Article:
Dick Grabenhorst loved Christmas nearly as much as he loved his family, but that didn’t stop the man from grabbing his fishing pole and his 6-year old daughter, Melissa, and then heading for the Naselle River – all this after present opening under the silver-tinseled tree and a fine Christmas morning breakfast.

Grabenhorst loved tradition, but was equally fond of the winter steelhead. Melissa describes crossing the river at low tide, and later, how her father would put her on his back and wade through floodwater, back to his home on the far bank. Grabenhorst was used to carrying weight; throughout his life, the stately slender man carried the community on his back.

The list of his community activities defies normal commitment. Community and service were his raison d’etre, his motivation and the source of his abiding affection. All that started before World War II, when, as a young man of 18, he joined the United States Navy. As a gunner’s mate, he saw plenty of war. Aboard the battleship New Mexico, he experienced both terror and bravery. After the war, his commanding officer penciled these words: “Mr. Grabenhorst is the most outstanding man that I have ever had serve under me … He is a leader of men that commands the respect of all who work with him.” Grabenhorst never wavered in his love and trust in America. Wherever he landed, whether on the battlegrounds of the Pacific, in a classroom or on a playing field, people remembered.

At 24, he finished high school, enrolled in Centralia Community College and then backed his education up with a bachelor’s degree. at the University of Puget Sound. Two years later, he finished with his masters from the University of Washington. If Grabenhorst was late in procuring degrees, he made up for any of his war-related procrastination by spending nearly every year of his adult life as coach, teacher, superintendent and mentor to students and staff at Naselle High School. All told, that added up to 30 years of commitment. 

His three daughters (Joan, Cheryl and Melissa), as well as his son Scott, describe their father as “cast from a different breed.”  “He took his job more than seriously,” repeated his youngest daughter, Melissa. She tells how “Dad” would patrol the icy winter roads before school and call the State Patrol to insure that “his school kids” would arrive safely. The game department would call if there happened to be roadkill. Grabenhorst would arrive on scene and gut and clean the deer or elk, and then deliver the meat to the school for their lunch program. State and county officials fondly called Grabenhorst “The Game Warden.”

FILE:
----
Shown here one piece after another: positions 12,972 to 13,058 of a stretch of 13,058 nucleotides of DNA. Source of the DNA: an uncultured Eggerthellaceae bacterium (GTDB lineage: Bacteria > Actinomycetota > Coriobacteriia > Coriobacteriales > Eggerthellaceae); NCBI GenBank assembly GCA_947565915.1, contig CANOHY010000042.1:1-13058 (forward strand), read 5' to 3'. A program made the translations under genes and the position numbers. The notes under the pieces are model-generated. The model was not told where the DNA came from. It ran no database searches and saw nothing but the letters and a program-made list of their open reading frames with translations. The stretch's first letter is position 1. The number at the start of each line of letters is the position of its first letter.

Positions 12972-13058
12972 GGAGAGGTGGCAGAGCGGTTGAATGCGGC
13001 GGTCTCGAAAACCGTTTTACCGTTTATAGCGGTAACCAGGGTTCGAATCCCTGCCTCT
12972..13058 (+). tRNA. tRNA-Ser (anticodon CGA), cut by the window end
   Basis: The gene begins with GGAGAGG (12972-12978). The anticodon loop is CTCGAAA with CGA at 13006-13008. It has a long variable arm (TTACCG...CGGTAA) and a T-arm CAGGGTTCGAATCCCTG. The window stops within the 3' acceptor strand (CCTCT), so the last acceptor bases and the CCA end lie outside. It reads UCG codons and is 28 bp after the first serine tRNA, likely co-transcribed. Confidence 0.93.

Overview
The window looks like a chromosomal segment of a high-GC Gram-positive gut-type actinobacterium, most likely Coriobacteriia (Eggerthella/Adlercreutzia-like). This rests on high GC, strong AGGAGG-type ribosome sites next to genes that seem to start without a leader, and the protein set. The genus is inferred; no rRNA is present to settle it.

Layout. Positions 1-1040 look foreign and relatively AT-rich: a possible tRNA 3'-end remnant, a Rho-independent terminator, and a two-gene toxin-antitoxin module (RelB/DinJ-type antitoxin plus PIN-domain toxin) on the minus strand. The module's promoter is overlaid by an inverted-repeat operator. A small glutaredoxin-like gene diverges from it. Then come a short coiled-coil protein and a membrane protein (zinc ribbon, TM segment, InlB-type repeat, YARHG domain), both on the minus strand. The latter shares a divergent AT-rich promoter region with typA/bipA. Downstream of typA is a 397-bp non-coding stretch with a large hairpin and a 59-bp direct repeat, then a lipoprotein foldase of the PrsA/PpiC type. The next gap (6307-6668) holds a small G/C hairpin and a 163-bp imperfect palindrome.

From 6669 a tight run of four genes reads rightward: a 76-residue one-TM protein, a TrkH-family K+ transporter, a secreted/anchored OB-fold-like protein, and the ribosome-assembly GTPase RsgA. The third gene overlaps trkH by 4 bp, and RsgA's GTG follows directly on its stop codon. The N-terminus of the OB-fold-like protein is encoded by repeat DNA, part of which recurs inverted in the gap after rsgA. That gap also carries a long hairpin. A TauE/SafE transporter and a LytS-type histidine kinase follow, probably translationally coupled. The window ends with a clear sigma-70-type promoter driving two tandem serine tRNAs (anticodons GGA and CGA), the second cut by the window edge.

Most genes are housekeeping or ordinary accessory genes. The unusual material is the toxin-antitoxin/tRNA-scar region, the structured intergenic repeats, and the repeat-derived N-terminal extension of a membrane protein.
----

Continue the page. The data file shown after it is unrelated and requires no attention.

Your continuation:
He had a mania for the outdoors which led to years of commitment with the Boy Scouts of America. He would ultimately achieve the Silver Beaver award, the highest adult honor in scouting. He actually honored this reporter when, in the early 1960s, he was nominated for Eagle Scout. Grabenhorst spoke glowingly of the young man, and this Scout never forgot Dick’s kind words or his habitual encouragement.

Grabenhorst had a warm way of reinforcing friends and acquaintances. He had a way of touching their hearts and minds. He was simply a calm and devoted inspirer, and he never missed a ball game.

Students remember how the superintendent would wait for the buses to return from out-of-town ball games, how he wouldn’t go home until every student was picked up by parents or delivered safely to home.

Back in high school, Grabenhorst fell for lovely Shirley McGee with all the force of a battleship anchor falling into deep ocean water. But he left her in Onalaska about 1940 and wouldn’t see her for several more years. He couldn’t get her off his mind. From sea, the sailor sent an engagement ring and begged her hand. Mail being what it is in time of war – in the early 1940s – it would be several months before her reply reached the battleship.

As it turned out, the New Mexico arrived in Bremerton two months later and the couple arranged a wedding. But, once again, war interceded. Shore leave was canceled. Of course, Grabenhorst was devastated. He requested an audience with the ship’s commander. The captain arranged a garbage detail, told Grabenhorst to clean out one of the garbage cans and slip his Navy blues into the container. The cans would be deposited in town. The couple was married at 9 p.m. before the ship left port at 5 a.m. the next morning. The year was 1943. The groom wouldn’t see his new bride for eight more months. During the separation, Grabenhorst suffered shrapnel wounds. The rendezvous happened in a hospital in San Diego.

Shirley died at age 88 in a car wreck two years before Grabenhorst. To say the loss of his sweetheart devastated the man is an understatement. After all, they had been the best of friends for 65 years. Dick waded turned quieter and introspective. After bouts with his heart, he slipped quietly away in his sleep. His children projected that his first encounter in heaven would be with his best friend and bride.

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